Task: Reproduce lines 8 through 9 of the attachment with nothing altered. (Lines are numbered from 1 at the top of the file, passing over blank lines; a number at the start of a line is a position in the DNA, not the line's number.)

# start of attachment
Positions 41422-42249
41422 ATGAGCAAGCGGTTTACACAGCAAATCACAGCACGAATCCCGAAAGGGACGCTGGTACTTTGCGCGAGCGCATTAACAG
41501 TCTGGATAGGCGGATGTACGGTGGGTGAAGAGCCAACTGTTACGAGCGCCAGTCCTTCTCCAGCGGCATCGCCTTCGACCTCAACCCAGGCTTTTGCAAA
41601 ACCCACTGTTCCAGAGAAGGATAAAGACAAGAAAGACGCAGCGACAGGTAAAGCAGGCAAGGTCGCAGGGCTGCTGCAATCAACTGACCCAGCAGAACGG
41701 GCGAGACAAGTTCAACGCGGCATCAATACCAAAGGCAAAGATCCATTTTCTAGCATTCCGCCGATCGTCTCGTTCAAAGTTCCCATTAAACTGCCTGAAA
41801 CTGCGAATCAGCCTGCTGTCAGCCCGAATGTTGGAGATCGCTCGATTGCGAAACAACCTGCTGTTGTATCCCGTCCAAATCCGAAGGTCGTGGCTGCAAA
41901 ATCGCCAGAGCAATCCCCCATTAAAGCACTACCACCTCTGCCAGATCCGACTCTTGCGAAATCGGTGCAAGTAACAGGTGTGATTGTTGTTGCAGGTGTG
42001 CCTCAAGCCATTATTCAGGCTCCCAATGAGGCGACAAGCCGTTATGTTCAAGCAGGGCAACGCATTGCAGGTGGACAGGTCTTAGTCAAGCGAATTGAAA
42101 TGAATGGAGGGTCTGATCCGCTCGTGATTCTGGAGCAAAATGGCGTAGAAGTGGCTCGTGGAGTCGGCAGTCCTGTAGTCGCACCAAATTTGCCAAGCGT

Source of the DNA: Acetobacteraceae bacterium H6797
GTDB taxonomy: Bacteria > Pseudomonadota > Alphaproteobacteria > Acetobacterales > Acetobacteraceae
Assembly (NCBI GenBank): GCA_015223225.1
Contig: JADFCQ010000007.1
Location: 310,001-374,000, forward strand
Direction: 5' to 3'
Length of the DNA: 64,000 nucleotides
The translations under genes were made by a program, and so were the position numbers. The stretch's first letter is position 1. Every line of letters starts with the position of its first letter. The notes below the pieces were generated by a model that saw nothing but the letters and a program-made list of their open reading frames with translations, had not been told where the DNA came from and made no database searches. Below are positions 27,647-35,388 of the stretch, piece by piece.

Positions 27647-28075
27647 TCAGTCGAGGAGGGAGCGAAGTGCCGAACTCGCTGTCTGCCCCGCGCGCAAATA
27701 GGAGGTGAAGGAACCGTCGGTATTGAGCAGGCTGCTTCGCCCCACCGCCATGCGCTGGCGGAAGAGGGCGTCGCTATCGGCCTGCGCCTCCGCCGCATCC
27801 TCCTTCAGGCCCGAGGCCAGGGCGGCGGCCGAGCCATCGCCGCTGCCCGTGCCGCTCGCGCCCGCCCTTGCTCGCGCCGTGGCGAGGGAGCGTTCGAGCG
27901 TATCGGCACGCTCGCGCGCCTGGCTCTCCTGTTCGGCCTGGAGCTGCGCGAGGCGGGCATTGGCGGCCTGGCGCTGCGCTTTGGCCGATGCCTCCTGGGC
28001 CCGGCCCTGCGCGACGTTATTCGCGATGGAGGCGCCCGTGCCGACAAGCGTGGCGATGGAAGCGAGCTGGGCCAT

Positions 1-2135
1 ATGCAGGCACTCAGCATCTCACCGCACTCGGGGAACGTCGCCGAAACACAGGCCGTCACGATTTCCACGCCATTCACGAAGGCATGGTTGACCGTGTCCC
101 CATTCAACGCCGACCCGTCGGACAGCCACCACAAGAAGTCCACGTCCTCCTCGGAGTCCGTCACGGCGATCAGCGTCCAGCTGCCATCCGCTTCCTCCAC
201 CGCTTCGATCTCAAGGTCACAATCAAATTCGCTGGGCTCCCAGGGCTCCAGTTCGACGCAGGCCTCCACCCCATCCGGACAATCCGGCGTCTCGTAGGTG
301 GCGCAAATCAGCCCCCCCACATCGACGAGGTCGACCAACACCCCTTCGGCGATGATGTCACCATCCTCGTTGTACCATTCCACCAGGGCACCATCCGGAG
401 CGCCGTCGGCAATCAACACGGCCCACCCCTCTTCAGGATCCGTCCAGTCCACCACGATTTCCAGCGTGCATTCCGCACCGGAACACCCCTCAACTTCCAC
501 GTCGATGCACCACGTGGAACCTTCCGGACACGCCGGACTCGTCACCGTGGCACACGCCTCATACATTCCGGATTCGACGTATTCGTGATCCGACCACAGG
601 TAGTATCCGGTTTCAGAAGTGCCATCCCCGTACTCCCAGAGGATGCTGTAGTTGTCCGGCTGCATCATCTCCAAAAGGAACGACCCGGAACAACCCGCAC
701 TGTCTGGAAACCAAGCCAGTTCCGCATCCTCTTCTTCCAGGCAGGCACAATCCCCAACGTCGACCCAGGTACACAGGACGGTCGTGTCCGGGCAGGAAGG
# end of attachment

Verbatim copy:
42001 CCTCAAGCCATTATTCAGGCTCCCAATGAGGCGACAAGCCGTTATGTTCAAGCAGGGCAACGCATTGCAGGTGGACAGGTCTTAGTCAAGCGAATTGAAA
42101 TGAATGGAGGGTCTGATCCGCTCGTGATTCTGGAGCAAAATGGCGTAGAAGTGGCTCGTGGAGTCGGCAGTCCTGTAGTCGCACCAAATTTGCCAAGCGT